- Your previous contractor wired the doorbell poorly. They got to the end and found that they had extra wires. But rather than capping them, your electrician left the wires exposed because of ignorance or negligence.
- Pests gnawed through the wires, exposing the conductors.
- Crowding in the box wore the insulation off, exposing the conductors beneath.
- Because of your inexperience, you cut, stripped, and left some of the wires exposed during a DIY project.
How To Cover Exposed Doorbell Wires?
Common sense will tell you to cover the exposed wires. But believe it or not, this isn’t always necessary. The cables are potentially dangerous because of the current they carry. You can eliminate this threat by de-energizing the circuit.
Find the breaker that controls the circuit and flip it to the off position. This option only works if the doorbell has a dedicated circuit. You can afford to deprive the entire circuit of power. If the doorbell shares a circuit with other appliances, covering the exposed wires is your only option. The process involves the following:
- De-energize the circuit using the breaker.
- Check the wires with a tester. Make sure they are dead.
- Wear protection. That includes goggles and gloves. Even though doorbells are too weak to harm you, you should apply caution.
- Get the exposed ends and remove the plastic coating (Half an inch).
- Push the ends into wire nuts. Twist the nuts (Clockwise). Make sure the nut size matches the wire size. Large nuts won’t provide a secure grip. The conductors won’t fit in small nuts.
- Wrap electrical tape around each nut.
Where necessary, install an electrical box. Stuff the exposed wires into the box and cover it. Try to keep the following in mind:
- Don’t mix high and low-voltage lines in a box if you can help it.
- Don’t crowd the box. Overcrowding leads to overheating, which can start a fire. Unless the wires have adequate ventilation, overheating is a bad idea.
- Label the wires. This will help you remember what each wire does and where it goes, especially if you need to perform repairs.
- Use clips to organize and secure the wires.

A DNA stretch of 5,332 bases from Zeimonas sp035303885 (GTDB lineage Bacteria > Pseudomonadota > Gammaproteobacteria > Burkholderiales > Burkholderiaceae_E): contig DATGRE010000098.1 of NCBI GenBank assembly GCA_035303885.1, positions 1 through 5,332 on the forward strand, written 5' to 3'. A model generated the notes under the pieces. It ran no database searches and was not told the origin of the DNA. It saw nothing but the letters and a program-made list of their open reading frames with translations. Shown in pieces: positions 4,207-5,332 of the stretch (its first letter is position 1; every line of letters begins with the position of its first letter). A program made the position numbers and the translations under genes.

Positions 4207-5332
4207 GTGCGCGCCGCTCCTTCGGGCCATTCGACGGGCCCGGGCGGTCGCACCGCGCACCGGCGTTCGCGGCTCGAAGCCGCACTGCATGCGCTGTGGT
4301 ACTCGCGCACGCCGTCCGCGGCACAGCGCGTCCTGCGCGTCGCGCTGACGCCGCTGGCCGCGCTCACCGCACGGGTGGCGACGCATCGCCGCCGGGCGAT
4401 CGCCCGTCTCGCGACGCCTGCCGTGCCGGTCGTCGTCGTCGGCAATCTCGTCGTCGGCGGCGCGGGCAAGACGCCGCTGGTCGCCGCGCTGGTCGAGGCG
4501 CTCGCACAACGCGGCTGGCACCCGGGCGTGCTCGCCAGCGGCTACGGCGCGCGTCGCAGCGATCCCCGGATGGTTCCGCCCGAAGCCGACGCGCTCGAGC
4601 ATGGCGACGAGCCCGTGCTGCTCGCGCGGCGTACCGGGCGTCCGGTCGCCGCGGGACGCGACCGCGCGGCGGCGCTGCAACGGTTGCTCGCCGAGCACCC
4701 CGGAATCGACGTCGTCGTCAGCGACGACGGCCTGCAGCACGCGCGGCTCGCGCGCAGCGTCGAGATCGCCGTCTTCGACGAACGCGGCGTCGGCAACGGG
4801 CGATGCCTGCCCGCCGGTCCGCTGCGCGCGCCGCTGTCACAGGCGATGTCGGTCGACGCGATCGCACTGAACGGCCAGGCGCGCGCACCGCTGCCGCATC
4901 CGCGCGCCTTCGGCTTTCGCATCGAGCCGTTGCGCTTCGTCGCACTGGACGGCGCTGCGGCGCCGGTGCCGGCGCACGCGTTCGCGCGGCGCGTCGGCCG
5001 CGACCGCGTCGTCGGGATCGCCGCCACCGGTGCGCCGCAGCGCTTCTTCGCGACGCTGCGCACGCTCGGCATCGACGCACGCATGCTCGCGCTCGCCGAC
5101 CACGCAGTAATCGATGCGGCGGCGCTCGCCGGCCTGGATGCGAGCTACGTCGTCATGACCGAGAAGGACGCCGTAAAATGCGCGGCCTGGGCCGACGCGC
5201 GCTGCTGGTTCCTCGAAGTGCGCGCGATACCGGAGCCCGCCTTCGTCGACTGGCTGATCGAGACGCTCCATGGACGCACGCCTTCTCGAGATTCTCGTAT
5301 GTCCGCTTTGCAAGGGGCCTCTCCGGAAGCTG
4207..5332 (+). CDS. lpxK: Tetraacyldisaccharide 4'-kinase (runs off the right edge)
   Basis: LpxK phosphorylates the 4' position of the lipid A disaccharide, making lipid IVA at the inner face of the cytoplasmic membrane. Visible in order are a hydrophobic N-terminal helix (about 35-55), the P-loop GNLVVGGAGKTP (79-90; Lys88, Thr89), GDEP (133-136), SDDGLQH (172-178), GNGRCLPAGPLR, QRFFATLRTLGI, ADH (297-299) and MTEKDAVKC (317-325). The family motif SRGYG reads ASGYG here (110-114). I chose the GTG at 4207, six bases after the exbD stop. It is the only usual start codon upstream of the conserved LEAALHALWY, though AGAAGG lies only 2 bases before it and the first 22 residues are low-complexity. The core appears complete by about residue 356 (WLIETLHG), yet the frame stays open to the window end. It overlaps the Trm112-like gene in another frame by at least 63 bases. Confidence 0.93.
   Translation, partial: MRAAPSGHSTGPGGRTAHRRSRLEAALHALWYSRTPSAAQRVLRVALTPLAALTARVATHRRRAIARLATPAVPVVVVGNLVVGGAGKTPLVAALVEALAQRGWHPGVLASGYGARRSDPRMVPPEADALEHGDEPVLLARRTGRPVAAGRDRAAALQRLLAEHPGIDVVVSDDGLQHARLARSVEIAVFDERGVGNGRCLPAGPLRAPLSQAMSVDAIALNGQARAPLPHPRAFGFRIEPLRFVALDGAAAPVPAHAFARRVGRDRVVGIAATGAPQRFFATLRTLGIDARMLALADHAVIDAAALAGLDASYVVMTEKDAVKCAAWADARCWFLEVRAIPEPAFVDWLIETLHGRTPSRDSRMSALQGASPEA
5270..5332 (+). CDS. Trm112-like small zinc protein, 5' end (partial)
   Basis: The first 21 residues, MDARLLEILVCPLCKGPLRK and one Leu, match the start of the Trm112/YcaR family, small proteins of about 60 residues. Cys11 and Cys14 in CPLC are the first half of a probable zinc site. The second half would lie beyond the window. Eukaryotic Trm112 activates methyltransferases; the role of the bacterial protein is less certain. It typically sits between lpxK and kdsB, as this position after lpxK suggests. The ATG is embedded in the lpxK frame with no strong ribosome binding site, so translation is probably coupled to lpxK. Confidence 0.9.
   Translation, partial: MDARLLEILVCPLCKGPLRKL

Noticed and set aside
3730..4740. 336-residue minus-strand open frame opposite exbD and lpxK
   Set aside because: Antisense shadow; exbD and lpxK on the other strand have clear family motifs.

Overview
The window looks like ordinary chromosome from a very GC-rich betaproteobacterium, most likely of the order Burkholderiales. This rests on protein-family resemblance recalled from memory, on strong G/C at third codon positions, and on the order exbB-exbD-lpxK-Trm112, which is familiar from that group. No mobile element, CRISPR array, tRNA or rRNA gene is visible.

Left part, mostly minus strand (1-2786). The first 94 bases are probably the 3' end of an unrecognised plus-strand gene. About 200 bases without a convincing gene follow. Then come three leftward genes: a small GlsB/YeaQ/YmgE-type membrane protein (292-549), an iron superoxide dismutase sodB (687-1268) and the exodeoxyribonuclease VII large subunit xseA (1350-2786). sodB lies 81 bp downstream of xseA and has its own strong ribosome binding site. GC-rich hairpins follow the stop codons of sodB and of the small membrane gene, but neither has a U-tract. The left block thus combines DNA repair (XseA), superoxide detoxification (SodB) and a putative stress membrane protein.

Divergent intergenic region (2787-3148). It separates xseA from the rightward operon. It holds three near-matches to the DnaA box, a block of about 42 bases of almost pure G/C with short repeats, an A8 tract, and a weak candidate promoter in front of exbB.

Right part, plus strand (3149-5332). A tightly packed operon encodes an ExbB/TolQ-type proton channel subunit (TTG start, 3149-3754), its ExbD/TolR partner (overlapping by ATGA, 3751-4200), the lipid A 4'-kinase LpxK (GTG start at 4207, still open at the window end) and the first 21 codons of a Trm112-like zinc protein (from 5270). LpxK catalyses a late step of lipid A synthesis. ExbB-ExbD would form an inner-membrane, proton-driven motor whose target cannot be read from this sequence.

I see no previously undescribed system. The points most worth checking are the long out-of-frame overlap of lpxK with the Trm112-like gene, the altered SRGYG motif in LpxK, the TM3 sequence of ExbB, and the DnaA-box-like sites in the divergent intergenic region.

- Despite the convenience, wire nuts are superior to electrical tape. People prefer electrical tape because of its accessibility and availability, but wire nuts are more reliable. Push terminals are better than both of them.
- You can repair minor damage with tape, but only temporarily. Ultimately, you should replace torn or broken cables. Otherwise, you can’t trust them.
- Don’t use duct tape in place of electrical tape. Electrical tape is called so because it is designed to withstand electricity. It provides insulation.
Do I Need Professional Help To Cover Exposed Wires?
Most laypeople need professional help because they know nothing about electronic devices. They’ve never repaired a wire. In fact, most laypeople are more likely to ignore a doorbell’s exposed wires because they don’t appreciate the threat exposed conductors pose.
Such individuals should hire an expert immediately. But if you have some experience with DIY projects, you can cover exposed wires without assistance.
When To Contact Professional Help?
- If you don’t have electrical expertise, contact professional help immediately.
- If you live in a country that prohibits non-licensed individuals from performing electrical work, contact help immediately.
- Once you notice inexplicable signs of arcing, get help.
- Once the task at hand forces you to rip the walls, floor, and ceiling open, hire an expert.
How Much Does It Cost?
If you hire an expert to cover the exposed wires, you will only pay the labor fees. Electricians charge between $40 and $120 per hour. The longer it takes to cover the wires, the more you will pay.